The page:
Bridge Financing – what is it? Do I need it?

Bridge financing refers to a situation where you have to pay for your new house and you haven’t sold your old one, or where you’ve sold the old one but the closing date falls after the closing date for your new home.

You essentially will be carrying two properties, one of which has to be completely financed until you can get the money out of the other. And so you need to “bridge” that period with new financing.

Bridge financing used to be relatively easy to obtain, but not any more. The new financing rules introduced last year have tightened up lending and made it much harder to borrow. I was shocked to learn recently that banks no longer pay much attention to your equity, only income. The  fact you have a clear title home, a great  credit rating, and money in the bank, isn’t enough —  you have to have enough income to qualify for the loan and with higher debt-service ratios and new stress tests, it isn’t easy.

And that makes it difficult for folks who are asset-rich but self-employed or on a pension.

I’ve spoken to two mortgage brokers about this. Both  confirmed that bridge financing is a lot harder to get than it used to be.

They suggested taking out a secured line of credit if you own  your existing home clear title  (you can borrow up to 65% by a LOC and you don’t have to use it until you need it). You can get another 50% secured LOC on the new house. But there are costs: appraisals on both properties (around $ 450 each) plus legal fees and registration fees. And if you tell your lender you’re planning to sell, you may not get the loan at all: lenders don’t like secured LOCs on houses that are going on the market.

If you don’t own your existing home free and clear, this option won’t apply. You may have a portable mortgage, but you may need more than that.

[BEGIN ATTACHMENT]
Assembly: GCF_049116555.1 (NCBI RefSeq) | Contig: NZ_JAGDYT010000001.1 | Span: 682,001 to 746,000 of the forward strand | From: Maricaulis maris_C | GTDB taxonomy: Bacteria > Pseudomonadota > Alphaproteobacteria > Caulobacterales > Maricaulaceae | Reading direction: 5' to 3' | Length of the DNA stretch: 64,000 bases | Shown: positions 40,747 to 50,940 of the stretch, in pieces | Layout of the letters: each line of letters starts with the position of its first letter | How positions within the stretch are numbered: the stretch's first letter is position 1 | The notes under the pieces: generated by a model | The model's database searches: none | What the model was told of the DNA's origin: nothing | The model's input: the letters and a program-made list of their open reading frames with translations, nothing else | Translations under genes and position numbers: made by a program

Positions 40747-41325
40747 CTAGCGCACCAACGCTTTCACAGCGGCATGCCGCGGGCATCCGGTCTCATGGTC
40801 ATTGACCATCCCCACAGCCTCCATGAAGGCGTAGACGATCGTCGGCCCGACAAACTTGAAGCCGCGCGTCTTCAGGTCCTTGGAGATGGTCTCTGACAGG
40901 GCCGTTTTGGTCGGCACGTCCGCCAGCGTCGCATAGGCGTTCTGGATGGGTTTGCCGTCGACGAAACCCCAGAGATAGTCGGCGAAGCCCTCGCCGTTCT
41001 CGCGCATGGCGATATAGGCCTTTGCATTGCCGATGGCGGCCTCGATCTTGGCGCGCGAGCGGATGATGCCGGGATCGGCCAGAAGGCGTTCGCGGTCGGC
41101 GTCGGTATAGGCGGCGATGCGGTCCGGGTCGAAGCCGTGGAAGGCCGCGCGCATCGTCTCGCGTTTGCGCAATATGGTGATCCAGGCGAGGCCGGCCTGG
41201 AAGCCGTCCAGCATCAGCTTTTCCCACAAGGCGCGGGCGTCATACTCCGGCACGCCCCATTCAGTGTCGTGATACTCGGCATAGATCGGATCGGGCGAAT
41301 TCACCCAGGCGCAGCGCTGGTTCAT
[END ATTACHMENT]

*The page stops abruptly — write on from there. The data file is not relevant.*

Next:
If so, you may be looking at alternative lenders or specialty products. There is one for realtors, for example, but we have to have 20% cash down. Even then, the lender wants to charge a fee of one per cent of the amount of the loan, so if we are buying a $ 600,000 house and have $ 120,000 in cash, we’d have to pony up $ 4,800 in fees, even if the loan is only for a few days or weeks. I find that a bit draconian, don’t you? Frankly, it’s verging on usurious, in my opinion.

Other options require that you have one-third in cash, or as much as fifty per cent as a down payment, and even then you’ll face a higher interest rate. How many of us have two or three hundred thousand sitting in a bank account? Not too many, I’d guess.

Some lenders want you to actually put a mortgage on the new house, or face a three month penalty to pay it out. Any way you look at it, it’s expensive. So there are no easy answers, not even for people with great credit who, like me, assumed that borrowing would be easy.

So what can you do?

Well in a slow market, you might be able to persuade a seller to accept a right of first refusal, allowing you to sell your home first before you have to firm up your purchase of theirs. But that’s a lot harder to get in a hot market, and even then, you may find that you are forced to close on the second house before the proceeds from the first sale are in the bank.  You had better be sure you qualify for bridge financing, just in case a firm deal collapses — it’s been known to happen.

My advice to buyers used to be to buy first and then sell, because it’s usually a lot harder to find a place you love than it is to sell your house.

But because of the problem with bridge financing, my advice has completely changed. I think you have to sell first and arrange to stay in rental accommodation, or at the cottage, or with relatives, until you find the home you want. Or have lots of cash on hand, and be ready to swallow some very big fees and penalties.

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